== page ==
Indra Sinha's Animal's People examines the aftermath of a Bhopal-like event in the fictional city of Khaufpur. Often read as an allegory for postcolonial toxic entanglement, Animal's People responds to 9/11, both explicitly as a media event and implicitly through a critical engagement with Islamophobic tropes. These moments appear to confirm the tendency of Michael Rothberg's" centrifugal literature of extraterritoriality," whereby the impact of 9/11 is absorbed in the wider ambit of World Literature. In this essay, I argue that, while this may indeed be understood to be dominant in Sinha's narrative, there is an alternative, subversive reading of the novel that highlights other, less hierarchical means of comparison. By reading the novel's reflections on breath in relation to breath appearance in 9/11 criticism and poetry, I suggest a route into the postcolonial 9/11 novel that avoids centering either the USA or the postcolonial.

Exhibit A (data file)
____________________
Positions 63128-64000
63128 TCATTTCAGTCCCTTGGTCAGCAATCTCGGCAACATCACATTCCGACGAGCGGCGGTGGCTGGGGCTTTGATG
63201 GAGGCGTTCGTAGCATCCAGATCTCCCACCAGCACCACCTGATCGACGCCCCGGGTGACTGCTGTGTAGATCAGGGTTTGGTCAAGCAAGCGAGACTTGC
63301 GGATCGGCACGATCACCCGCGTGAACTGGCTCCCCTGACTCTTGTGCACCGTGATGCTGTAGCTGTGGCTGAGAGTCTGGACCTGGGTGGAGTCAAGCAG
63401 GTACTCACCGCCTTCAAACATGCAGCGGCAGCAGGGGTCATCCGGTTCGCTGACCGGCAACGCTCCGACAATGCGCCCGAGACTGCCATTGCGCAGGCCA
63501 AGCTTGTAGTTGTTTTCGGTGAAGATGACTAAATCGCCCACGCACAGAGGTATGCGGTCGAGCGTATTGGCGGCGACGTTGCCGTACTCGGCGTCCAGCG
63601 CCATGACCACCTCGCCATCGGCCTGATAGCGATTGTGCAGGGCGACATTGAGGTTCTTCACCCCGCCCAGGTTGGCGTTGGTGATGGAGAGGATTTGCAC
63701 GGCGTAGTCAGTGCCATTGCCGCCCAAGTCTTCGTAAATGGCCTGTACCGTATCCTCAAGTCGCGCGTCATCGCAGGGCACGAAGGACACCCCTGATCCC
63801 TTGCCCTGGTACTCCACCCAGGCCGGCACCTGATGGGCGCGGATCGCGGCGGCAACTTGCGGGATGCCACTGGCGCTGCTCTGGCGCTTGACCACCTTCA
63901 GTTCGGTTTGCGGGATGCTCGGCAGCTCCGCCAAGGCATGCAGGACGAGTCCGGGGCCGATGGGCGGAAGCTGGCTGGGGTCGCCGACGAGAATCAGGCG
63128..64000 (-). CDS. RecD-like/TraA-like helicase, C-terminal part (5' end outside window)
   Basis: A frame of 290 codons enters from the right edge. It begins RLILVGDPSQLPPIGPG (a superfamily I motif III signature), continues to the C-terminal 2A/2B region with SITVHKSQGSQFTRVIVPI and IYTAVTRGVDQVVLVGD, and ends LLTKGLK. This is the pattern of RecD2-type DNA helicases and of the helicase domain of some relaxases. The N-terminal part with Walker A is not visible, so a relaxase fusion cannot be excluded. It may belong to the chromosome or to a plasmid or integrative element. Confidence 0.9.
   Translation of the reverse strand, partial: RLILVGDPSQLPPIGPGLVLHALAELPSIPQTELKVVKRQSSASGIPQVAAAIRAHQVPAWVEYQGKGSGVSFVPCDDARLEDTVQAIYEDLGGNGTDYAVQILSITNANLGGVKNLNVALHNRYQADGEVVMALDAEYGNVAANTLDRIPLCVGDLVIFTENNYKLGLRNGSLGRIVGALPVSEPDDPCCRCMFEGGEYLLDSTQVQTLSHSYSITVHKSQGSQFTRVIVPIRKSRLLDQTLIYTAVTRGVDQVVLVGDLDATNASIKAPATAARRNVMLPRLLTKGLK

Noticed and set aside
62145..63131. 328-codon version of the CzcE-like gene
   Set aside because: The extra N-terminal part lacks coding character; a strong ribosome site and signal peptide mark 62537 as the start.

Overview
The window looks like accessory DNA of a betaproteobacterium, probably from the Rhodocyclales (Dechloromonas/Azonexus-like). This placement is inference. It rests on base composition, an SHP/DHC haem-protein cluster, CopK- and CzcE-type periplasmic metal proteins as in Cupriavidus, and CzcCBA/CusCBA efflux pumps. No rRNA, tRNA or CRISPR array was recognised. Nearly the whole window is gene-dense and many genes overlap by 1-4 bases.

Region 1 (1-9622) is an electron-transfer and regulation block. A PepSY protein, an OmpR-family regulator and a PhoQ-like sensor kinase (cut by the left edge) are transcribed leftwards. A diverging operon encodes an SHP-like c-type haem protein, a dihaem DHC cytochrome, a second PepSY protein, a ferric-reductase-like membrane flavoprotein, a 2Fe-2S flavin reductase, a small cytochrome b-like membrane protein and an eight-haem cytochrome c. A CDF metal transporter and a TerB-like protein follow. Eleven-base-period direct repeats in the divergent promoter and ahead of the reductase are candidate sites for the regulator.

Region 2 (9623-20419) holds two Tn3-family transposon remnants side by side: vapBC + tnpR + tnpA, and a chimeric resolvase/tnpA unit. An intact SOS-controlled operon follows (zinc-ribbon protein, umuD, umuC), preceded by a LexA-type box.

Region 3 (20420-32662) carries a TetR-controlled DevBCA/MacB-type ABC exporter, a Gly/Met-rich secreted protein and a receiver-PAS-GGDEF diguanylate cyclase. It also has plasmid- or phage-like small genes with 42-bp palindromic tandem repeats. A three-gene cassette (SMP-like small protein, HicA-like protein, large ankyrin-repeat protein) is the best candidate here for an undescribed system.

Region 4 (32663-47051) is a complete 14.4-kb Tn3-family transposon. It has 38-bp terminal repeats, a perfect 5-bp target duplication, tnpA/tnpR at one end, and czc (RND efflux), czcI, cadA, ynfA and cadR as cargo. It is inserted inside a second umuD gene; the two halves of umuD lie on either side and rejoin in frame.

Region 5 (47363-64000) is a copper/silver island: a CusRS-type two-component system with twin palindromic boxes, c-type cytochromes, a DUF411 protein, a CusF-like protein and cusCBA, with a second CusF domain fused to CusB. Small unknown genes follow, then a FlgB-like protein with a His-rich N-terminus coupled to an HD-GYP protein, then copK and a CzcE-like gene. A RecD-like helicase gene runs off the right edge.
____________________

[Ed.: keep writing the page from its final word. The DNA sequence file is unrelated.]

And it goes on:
Bibliographical noteFunding Information:
Part of this work was supported by the Arts and Humanities Research Council project “Scenes of Shame and Stigma in Covid-19” (grant number: AH/V013483/1).